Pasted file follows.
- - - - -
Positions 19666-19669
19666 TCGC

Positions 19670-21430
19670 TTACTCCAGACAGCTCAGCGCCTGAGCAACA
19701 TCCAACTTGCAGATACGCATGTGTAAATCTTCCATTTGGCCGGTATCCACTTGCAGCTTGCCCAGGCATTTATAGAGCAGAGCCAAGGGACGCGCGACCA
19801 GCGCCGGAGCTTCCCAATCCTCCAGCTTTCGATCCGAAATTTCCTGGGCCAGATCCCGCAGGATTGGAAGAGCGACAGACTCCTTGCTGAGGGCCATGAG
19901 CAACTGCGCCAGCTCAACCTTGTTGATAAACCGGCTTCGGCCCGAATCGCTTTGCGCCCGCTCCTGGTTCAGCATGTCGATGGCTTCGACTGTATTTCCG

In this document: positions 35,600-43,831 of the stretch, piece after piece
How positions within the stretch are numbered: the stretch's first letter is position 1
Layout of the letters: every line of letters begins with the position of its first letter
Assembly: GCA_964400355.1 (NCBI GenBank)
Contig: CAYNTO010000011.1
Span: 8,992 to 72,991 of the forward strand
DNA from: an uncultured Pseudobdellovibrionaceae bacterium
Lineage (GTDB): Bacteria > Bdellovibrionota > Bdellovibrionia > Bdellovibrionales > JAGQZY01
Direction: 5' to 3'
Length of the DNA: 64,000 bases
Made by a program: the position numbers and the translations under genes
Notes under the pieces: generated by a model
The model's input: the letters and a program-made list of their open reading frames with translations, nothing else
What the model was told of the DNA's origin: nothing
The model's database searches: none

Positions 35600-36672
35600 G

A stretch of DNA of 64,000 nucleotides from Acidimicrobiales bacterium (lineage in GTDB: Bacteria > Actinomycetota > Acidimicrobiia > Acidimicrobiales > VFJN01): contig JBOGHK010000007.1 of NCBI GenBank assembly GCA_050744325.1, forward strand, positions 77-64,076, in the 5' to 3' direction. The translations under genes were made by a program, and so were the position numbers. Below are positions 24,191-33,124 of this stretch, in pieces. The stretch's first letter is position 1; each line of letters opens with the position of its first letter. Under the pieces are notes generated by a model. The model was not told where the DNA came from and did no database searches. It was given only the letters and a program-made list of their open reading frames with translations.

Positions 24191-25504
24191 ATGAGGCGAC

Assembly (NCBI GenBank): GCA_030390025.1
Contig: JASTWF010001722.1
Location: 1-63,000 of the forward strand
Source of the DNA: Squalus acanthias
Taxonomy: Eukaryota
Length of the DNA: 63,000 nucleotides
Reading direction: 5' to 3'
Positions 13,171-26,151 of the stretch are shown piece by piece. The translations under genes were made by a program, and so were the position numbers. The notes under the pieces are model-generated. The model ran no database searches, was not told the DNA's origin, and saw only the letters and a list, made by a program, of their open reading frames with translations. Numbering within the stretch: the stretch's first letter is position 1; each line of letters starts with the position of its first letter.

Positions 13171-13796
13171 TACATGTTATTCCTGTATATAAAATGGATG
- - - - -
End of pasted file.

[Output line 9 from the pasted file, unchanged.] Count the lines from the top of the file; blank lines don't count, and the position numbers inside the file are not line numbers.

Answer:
How positions within the stretch are numbered: the stretch's first letter is position 1